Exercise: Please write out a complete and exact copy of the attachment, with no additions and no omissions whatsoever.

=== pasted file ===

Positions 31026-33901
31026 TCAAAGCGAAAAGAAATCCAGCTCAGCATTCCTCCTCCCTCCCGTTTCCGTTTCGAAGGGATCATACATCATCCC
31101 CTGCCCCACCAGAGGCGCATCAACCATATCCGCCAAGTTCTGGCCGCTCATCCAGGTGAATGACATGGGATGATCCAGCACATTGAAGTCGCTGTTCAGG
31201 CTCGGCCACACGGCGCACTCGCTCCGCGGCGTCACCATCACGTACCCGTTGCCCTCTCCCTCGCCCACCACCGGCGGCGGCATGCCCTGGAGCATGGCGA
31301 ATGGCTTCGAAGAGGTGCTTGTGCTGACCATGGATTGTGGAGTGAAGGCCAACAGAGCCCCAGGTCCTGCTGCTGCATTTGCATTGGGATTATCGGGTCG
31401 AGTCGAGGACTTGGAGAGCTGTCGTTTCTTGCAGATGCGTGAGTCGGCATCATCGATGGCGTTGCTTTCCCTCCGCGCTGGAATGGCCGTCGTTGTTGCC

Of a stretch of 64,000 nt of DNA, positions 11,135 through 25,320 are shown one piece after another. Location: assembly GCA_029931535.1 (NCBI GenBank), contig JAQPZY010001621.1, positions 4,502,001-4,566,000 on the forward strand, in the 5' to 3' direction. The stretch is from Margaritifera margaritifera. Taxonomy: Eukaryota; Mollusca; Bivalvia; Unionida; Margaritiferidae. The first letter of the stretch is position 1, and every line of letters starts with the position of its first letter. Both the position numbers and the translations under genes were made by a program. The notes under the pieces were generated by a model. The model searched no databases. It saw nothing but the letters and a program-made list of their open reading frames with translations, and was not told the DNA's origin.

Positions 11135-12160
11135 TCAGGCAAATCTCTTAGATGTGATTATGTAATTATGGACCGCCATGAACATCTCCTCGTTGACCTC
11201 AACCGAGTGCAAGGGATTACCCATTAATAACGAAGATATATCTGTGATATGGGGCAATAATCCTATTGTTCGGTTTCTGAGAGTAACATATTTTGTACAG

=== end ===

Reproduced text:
Positions 31026-33901
31026 TCAAAGCGAAAAGAAATCCAGCTCAGCATTCCTCCTCCCTCCCGTTTCCGTTTCGAAGGGATCATACATCATCCC
31101 CTGCCCCACCAGAGGCGCATCAACCATATCCGCCAAGTTCTGGCCGCTCATCCAGGTGAATGACATGGGATGATCCAGCACATTGAAGTCGCTGTTCAGG
31201 CTCGGCCACACGGCGCACTCGCTCCGCGGCGTCACCATCACGTACCCGTTGCCCTCTCCCTCGCCCACCACCGGCGGCGGCATGCCCTGGAGCATGGCGA
31301 ATGGCTTCGAAGAGGTGCTTGTGCTGACCATGGATTGTGGAGTGAAGGCCAACAGAGCCCCAGGTCCTGCTGCTGCATTTGCATTGGGATTATCGGGTCG
31401 AGTCGAGGACTTGGAGAGCTGTCGTTTCTTGCAGATGCGTGAGTCGGCATCATCGATGGCGTTGCTTTCCCTCCGCGCTGGAATGGCCGTCGTTGTTGCC

Of a stretch of 64,000 nt of DNA, positions 11,135 through 25,320 are shown one piece after another. Location: assembly GCA_029931535.1 (NCBI GenBank), contig JAQPZY010001621.1, positions 4,502,001-4,566,000 on the forward strand, in the 5' to 3' direction. The stretch is from Margaritifera margaritifera. Taxonomy: Eukaryota; Mollusca; Bivalvia; Unionida; Margaritiferidae. The first letter of the stretch is position 1, and every line of letters starts with the position of its first letter. Both the position numbers and the translations under genes were made by a program. The notes under the pieces were generated by a model. The model searched no databases. It saw nothing but the letters and a program-made list of their open reading frames with translations, and was not told the DNA's origin.

Positions 11135-12160
11135 TCAGGCAAATCTCTTAGATGTGATTATGTAATTATGGACCGCCATGAACATCTCCTCGTTGACCTC
11201 AACCGAGTGCAAGGGATTACCCATTAATAACGAAGATATATCTGTGATATGGGGCAATAATCCTATTGTTCGGTTTCTGAGAGTAACATATTTTGTACAG